I did hit the bypass and I am going down to try it with the house water pressure cut off. I don't have the vaguest idea what i'm going to do--just disassemble anything that seems accessible to disassembly and cleaning and try to figure it out as I go along. We haven't had soft water out of it since we moved in, so it doesn't matter much if I have it off line. I really want to look at a new, resonably priced system for my wife and I. We have very heavy water here in northwest Iowa. I do not want to use culligan because they make it very difficult or impossible for homeowners to do their own maintenance and repairs, they seem to thrive on fleecing people, and their systems seem needlessly complicated.
 
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Old 01-16-11, 11:28 AM
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Is the valve white or black? metal or plastic?
If you are handy then finding parts is the only real challenge..
From time to time I take in Culligans, same parts that I know will be needed later if they are still good... and have rebuilt valves to keep things running for a customer.. but any number of dealers that are corp are looking for new units out the door..
 
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Old 02-11-11, 11:58 PM
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gold series not drawing brine.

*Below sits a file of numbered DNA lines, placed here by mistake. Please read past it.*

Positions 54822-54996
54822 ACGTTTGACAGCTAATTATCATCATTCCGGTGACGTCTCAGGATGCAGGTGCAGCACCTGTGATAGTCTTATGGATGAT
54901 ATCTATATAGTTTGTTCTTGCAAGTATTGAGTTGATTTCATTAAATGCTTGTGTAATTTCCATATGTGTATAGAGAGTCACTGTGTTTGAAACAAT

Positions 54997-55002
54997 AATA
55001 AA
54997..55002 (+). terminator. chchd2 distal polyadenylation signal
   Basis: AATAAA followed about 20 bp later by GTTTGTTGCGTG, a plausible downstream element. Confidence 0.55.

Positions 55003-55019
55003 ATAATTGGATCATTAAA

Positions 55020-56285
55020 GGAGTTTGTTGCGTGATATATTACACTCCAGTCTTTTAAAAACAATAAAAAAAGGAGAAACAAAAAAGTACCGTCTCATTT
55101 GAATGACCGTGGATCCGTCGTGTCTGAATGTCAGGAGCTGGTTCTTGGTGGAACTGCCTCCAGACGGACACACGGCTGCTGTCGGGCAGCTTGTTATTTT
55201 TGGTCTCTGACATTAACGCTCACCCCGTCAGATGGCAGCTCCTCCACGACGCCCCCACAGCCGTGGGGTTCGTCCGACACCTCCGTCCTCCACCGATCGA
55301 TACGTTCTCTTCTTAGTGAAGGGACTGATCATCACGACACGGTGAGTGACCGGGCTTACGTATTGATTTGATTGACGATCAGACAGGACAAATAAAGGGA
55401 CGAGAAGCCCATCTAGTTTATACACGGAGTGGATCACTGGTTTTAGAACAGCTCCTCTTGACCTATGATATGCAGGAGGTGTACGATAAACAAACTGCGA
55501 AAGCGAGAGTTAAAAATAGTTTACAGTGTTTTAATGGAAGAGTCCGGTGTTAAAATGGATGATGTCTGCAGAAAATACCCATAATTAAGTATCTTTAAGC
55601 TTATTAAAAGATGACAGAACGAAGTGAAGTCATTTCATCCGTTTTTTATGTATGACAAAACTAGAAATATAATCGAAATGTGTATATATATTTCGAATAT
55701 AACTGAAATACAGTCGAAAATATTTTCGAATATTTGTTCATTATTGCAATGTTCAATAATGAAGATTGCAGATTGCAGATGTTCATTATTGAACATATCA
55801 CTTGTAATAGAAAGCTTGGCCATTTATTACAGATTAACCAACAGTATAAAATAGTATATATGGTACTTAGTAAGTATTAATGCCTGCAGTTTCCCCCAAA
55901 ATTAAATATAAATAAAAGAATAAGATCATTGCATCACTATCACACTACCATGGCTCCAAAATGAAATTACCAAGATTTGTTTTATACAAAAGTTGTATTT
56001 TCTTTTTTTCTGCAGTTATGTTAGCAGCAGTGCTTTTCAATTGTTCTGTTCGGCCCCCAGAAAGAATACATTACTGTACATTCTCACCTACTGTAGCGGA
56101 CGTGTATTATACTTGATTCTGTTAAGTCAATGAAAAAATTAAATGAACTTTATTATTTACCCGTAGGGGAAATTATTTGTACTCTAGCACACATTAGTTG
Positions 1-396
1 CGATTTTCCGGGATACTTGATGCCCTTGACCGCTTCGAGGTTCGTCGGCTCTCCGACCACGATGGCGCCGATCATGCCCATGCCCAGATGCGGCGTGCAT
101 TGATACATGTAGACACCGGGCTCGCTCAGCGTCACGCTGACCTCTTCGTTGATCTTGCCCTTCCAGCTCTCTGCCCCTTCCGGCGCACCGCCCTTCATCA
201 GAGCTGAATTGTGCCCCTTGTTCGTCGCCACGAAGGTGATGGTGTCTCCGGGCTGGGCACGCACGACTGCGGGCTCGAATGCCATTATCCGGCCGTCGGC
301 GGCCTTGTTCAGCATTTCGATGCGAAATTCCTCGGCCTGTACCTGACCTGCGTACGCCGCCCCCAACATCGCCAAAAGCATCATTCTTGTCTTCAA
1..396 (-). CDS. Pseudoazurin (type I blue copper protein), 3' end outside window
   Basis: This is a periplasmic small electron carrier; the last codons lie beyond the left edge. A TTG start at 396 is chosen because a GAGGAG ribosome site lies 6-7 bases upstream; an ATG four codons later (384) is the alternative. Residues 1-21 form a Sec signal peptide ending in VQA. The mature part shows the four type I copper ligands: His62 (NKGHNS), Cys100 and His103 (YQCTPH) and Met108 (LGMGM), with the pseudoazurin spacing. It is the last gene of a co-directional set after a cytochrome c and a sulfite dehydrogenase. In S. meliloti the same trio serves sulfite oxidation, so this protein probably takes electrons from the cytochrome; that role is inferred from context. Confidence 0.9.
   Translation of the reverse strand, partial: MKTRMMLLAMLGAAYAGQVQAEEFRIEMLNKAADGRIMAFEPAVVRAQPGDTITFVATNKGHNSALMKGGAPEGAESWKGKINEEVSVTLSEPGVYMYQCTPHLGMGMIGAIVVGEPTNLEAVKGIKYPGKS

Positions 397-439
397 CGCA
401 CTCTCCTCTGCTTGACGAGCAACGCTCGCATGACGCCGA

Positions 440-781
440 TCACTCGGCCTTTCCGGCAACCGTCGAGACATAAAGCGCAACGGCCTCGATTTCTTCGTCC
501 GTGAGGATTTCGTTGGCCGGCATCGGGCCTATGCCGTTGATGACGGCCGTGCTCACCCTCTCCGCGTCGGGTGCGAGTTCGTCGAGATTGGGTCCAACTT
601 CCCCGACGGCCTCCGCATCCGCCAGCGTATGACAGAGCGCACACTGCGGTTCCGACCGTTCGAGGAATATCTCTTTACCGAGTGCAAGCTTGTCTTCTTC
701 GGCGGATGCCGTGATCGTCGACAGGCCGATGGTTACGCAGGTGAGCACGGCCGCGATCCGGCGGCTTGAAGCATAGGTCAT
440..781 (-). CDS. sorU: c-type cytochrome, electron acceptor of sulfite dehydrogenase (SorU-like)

In the particular valve body used in the gold series, there is a metal plate with 3 screws on top. Same as Medalist,Mark-89, 812, same exact valve body. The mark-89 & mark 812 are identical valve bodies, the only difference is, the size of the tank. MK-8'9" inch tank, or MK-8'12"inch tank. Those both had 3/4" in and out only. The Medalist and Gold series offered 1" inlet and outlet, as well as 3/4". Depending on the size of the plumbing in your home. And also the year when the valve was converted to 1" for consumer purposes. Under that plate, there is what Culligan calls a sediment screen, because with any single tank system, you rely on hard water regeneration. Hard water regeneration is exactly what it means. you rely on the incoming water supply to regenerate your system. Dual tank systems regenerate through the primary or secondary softener tank to regenerate, meaning soft water regeneration. Single tanks don't have that option. Anyhow, getting back to single tang regeneration. That sediment screen catches ferric particles, too large and they will clog. Mostly iron in well water applications. If you ever looked at that screen, it is covered in iron. That is the purpose of the screen. Under that screen is what is called an eductor nozzle and throat assembly. Same throughout the MK-89 to Gold series. Because it is the same valve body. The blue eductor nozzle is mostly meant for lower hardness and iron applications "city water" while the tan nozzle is meant for harder more iron applications. The throat assembly has been tan colored for some time and only purpose is to hold the nozzle and screen making it not so important. If your eductor nozzle is cleared and your screen is clean, than the problem is in the brine piston.(only because inspection of the float has ruled everything else out) It could be as simple as an O-ring issue rolled onto the piston for lack of lubrication. Lubrication is one of the largest problems with any piston based mechanical issues. Most would never think of that. But then again, why should that be a concern to any consumer? HMM. Service call issues? I mean think about that! A piston lubricated at the factory only has so many ins and outs before it dries up. !!! Sometimes it wasn't lubricated enough at the factory. OMG?? could that ever happen? Yes it can. As well as any other company. When your culligan man offers an annual inspection, take advantage of it. Trust me. It's a lot cheaper than the alternative.